Your dog needs minerals such as potassium for its overall wellbeing. Your canine’s nerve health highly depends on this key mineral. An inadequate supply of this mineral can lead to weakening of your dog’s muscles. As a result, your dog may find it difficult to walk or run. Another distinctive sign is a significant drop in appetite level of your pet. You may also witness your dog to live in a depressed or a gloomy mood. You are advised to talk to your vet upon sensing problems such as weakness, and if your dog is in a “drunk” state, most of the time. In this light, is it good to administer supplements such as potassium citrate? It is a wise thing to know more on this prior to starting your dog’s treatment.

Potassium level in your dog’s blood needs to be at an optimal level. A suboptimal condition is known as hypokalemia; this denotes a marked drop in potassium level. Severity of this condition varies from one dog to another. In case of a milder level of potassium deficiency, the signs may not even show up. The same holds good for dogs living with a moderate level of potassium inadequacy. However, if your dog is down with an acute level of potassium deficiency, then the signs may start showing up.

Incidence of potassium deficiency

The onset of potassium insufficiency can be sensed by the physical activity of your canine friend. Your otherwise-active pet may tend to curl up in a corner and may lead a listless existence. This is mainly because of muscular weakness, which makes way for lethargy and tiredness / weariness. For instance, your dog may not be able to lift its head in a normal manner; your dog’s head droops and its neck is often bent. This sign is however more common among cats than in dogs. On top of these signs, your dog may slip into a state of gloominess and depression.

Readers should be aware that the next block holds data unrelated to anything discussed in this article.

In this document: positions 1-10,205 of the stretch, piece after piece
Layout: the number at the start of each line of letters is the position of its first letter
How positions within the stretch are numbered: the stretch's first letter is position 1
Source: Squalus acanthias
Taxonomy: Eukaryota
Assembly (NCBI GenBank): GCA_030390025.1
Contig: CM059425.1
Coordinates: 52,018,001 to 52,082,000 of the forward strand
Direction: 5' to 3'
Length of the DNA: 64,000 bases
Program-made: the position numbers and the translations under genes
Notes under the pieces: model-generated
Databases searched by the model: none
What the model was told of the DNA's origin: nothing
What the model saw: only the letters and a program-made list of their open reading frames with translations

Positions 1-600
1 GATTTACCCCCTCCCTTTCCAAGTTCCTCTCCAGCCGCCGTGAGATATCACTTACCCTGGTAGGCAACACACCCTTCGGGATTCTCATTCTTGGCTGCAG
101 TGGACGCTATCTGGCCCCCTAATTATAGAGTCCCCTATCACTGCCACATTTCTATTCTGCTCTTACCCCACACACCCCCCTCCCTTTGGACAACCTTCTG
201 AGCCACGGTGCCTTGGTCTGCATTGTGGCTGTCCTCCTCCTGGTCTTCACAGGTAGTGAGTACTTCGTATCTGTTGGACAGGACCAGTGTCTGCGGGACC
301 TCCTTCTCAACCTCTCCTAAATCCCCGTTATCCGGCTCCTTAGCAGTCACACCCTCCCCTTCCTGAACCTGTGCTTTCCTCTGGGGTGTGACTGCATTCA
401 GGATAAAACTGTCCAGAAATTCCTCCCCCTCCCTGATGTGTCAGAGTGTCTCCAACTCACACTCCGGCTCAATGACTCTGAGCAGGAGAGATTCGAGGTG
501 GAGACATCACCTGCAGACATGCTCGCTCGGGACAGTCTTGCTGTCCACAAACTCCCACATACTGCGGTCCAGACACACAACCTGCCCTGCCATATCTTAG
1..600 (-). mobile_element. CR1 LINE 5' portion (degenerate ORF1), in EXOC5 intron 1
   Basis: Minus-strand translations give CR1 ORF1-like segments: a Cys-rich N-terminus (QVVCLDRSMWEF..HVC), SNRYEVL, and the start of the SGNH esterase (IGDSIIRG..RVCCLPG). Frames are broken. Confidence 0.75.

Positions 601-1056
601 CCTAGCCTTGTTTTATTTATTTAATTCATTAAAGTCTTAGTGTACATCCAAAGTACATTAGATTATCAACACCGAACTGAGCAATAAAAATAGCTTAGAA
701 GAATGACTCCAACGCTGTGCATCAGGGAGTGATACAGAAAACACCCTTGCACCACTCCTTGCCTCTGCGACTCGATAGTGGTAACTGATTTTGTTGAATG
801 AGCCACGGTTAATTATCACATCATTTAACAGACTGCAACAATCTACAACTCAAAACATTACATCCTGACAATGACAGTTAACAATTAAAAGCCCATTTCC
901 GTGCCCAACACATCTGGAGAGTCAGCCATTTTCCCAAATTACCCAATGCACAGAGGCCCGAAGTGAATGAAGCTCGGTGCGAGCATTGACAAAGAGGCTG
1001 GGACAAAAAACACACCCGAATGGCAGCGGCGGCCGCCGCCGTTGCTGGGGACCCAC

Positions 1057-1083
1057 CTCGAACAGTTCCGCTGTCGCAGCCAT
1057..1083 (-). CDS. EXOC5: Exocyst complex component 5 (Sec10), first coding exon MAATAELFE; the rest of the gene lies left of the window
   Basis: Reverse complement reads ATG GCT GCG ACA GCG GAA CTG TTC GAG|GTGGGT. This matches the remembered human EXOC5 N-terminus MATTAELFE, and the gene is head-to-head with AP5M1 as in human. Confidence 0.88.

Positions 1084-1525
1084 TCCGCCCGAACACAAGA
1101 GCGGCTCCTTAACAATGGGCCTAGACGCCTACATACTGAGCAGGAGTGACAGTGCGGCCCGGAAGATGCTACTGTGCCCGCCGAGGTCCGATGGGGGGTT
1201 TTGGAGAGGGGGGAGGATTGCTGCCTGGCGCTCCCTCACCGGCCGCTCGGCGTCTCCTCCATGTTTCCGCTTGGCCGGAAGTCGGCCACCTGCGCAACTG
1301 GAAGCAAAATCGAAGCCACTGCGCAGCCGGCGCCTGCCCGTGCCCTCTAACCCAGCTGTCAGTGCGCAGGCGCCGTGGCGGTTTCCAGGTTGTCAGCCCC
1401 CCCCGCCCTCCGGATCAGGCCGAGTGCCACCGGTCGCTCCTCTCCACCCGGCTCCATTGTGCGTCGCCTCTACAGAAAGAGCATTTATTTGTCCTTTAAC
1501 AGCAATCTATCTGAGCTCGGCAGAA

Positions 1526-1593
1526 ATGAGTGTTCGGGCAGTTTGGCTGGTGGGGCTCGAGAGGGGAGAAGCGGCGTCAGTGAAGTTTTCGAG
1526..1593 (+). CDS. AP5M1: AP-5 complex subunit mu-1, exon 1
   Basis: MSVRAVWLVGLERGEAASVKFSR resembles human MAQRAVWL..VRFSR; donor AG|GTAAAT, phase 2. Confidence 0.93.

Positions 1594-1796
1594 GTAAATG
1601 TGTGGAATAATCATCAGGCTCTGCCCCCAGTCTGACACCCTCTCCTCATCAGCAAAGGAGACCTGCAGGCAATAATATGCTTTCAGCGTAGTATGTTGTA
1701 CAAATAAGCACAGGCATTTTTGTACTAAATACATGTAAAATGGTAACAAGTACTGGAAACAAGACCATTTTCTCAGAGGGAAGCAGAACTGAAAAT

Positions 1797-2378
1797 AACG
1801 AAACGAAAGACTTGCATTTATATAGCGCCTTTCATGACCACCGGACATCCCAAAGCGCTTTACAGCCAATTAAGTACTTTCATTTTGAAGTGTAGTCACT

What triggers insufficiency of potassium?

A host of risk factors may trigger hypokalemia i.e., a reduction in blood potassium level. One of the most common causes is vomiting; this is because of a likely loss of potassium during incessant spells of vomiting. Another trigger is a likely renal dysfunction or damage of your pet’s kidneys. On a related note, your dog may develop waste disposal problems; such as constipation or difficulties to pass stools on a regular basis. In some cases, dogs may also witness chronic spells of diarrhea or discharge of watery stools.

Other leading causes for the depletion of potassium include autoimmune conditions such as diabetes mellitus, excessive use of water pills or diuretic (administered onto dogs with high level of blood pressure) as well as malnutrition. This condition needs timely treatment and administration of needful supplements. If left untreated, your dog may soon develop severe difficulties to discharge stools and may also have a lustreless coat or other skin related conditions.

How to treat low potassium levels in your canine pet?

It is important to consult with your vet if your pet develops chronic spells of weakness coupled with constipation. If the depletion of blood potassium is at an acute or at a severe level, your vet may prescribe drugs that are intravenously administered. However, the intravenous route rectifies lower potassium level almost instantly. Hence, not all dogs may handle such swift correction; canines may develop abnormal heartbeats, cardiac conditions such as tachycardia as well as arrhythmia.

It is for your vet to decide about the optimal way to correct potassium deficiency in your canine. Given the risks associated with instant correction, most vets are likely to administer a sustainable and a long-term corrective approach. This involves prescription of dietary supplements of potassium. The most widely used supplement is potassium citrate.

Safe use of potassium citrate

This potassium supplement is administered for restoring an optimal level of potassium in your pet’s blood. Vets often administer this supplement if they witness a marked depletion of this mineral in your canine friend. Also, needful care is taken to ensure the dosages are at the right level; if supplied in greater levels, your dog may soon develop a condition called hyperkalemia. This condition may leave a larger presence i.e., than what is needed or normal functioning of your canine, of potassium in your pet’s system. Hence, it is always important to administer potassium citrate at prescribed levels; else, it may lead to an oversupply of potassium.